Four ways to save energy - and $$$ - in legacy data centers

Will a server consolidation project that cuts total servers by 50% through virtualization cut operating costs by that much? Not even close. That's just one of the data center energy efficiency tips that hit the cutting room floor as my feature story, Data center density hits the wall, launched this week.

Here are four more to consider:

Consolidation through virtualization: A 15% solution.

Consolidating servers using virtualization reduces the total number of physical servers and saves energy, but not by as much as you might think. Why? One reason is that the more fully configured replacement servers tend to use more energy than those they replace. So what should you expect to see in energy savings from a server consolidation project? Ben Stewart, vice president of engineering at hosted service provider Terremark, sees a lot of them at the company's colocation data centers. On average, he says, "You get about a 15% power savings by doing the reduction in space."

High density servers? Spread 'em, Danno.

Going to a higher server density may get you better performance per square foot, but it doesn't always pay off when you look at the big picture.

In the grand scheme of things, higher energy density cabinets are not always the best solution in your data center when overall redundancy, power distribution, cooling and floor space considerations are taken into account. Do so and you may run out of power and cooling capacity, leaving stranded floor space -- also called "white space." Increasing density also creates extra expense for supporting equipment that you don't have when you spread out.

So, rather than invest in expensive cooling system upgrades to support those increased densities, stay within the design specification of your data center and go to a larger footprint to distribute the power and cooling load, says Peter Gross, vice president and general manager at HP Critical Facilities Services. "The money is not in square footage. It's in the power and redundancy costs."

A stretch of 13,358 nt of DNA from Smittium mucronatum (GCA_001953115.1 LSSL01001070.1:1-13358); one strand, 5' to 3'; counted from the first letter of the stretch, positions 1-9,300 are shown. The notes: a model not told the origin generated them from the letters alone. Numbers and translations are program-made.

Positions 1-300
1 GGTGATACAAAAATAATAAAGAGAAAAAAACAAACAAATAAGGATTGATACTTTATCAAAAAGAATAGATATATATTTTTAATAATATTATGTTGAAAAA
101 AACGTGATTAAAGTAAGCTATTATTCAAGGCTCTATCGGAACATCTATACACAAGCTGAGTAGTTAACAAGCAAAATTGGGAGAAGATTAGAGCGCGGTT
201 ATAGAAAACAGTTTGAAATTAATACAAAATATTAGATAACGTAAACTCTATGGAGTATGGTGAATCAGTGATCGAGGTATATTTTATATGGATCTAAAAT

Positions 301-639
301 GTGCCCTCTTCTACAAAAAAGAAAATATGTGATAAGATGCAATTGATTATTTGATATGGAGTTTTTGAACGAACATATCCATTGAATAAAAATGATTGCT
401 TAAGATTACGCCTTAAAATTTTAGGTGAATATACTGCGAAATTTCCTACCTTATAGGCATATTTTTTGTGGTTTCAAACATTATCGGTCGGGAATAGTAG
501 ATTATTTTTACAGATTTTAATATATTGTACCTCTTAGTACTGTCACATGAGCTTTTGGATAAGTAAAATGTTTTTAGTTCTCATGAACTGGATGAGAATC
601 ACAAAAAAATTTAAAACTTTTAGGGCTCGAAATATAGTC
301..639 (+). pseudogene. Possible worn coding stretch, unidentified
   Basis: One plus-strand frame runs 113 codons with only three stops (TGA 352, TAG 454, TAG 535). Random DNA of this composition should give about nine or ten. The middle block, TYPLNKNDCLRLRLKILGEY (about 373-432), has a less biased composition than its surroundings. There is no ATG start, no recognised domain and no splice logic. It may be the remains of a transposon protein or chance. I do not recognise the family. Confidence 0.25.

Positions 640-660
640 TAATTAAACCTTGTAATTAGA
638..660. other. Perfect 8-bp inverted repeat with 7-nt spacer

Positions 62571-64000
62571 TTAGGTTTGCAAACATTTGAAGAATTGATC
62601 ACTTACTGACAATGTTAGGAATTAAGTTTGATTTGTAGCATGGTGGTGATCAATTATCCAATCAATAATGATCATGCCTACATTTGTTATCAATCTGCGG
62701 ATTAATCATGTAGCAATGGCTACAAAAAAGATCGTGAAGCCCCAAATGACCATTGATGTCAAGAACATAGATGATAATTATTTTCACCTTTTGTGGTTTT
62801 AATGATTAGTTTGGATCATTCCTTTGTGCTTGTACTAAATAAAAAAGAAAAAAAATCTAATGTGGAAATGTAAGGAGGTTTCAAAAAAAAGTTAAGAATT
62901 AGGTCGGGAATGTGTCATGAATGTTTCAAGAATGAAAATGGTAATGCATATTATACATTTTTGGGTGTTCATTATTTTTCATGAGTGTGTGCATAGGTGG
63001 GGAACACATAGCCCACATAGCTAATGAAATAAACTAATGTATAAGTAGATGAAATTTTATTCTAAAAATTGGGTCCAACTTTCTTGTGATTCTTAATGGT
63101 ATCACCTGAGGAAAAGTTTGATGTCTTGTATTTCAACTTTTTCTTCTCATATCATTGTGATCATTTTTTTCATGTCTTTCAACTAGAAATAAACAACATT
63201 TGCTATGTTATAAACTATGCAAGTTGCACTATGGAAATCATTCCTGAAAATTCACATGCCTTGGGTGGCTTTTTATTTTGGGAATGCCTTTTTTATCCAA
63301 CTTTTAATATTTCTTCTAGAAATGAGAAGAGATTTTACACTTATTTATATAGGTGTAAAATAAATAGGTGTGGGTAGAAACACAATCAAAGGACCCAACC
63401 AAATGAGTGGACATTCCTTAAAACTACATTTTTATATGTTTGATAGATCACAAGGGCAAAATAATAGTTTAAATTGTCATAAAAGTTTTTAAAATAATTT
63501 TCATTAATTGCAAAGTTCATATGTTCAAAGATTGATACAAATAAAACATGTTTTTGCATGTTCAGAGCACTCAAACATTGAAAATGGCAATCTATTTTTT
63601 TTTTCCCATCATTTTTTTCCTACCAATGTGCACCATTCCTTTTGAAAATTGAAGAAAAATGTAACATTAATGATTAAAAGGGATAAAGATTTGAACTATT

When it comes to cooling costs, there is such a thing as a free lunch.

A new data center that's well designed and located in the right geographic region, such as the Pacific Northwest or Canada, can dramatically reduce or eliminate cooling costs part of the year. These data centers have installed economizers that use cool outside air instead of chillers to keep the data center cool.

These aptly named "free cooling" technologies deliver cool outside air to the data center through an air-to-air or air-to-water heat exchanger system. Free cooling isn't just about being green: The operating budget savings can be substantial. Wells Fargo installed a free cooling system three years ago that saves its Minneapolis data center $450,000 a year in electricity costs.

Excuse me, but do you need professional help?

Don't be afraid to ask for it. If you're running an older data center and don't know where to begin -- or even if you think you do -- hiring a consulting engineer could pay off.

A typical engagement doesn't have to be a big affair, with a professional engineer conducting a full blown computational fluid dynamics analysis of your entire data center. By applying best practices, a good consultant can cut energy consumption by one third to one half more in an older data center.

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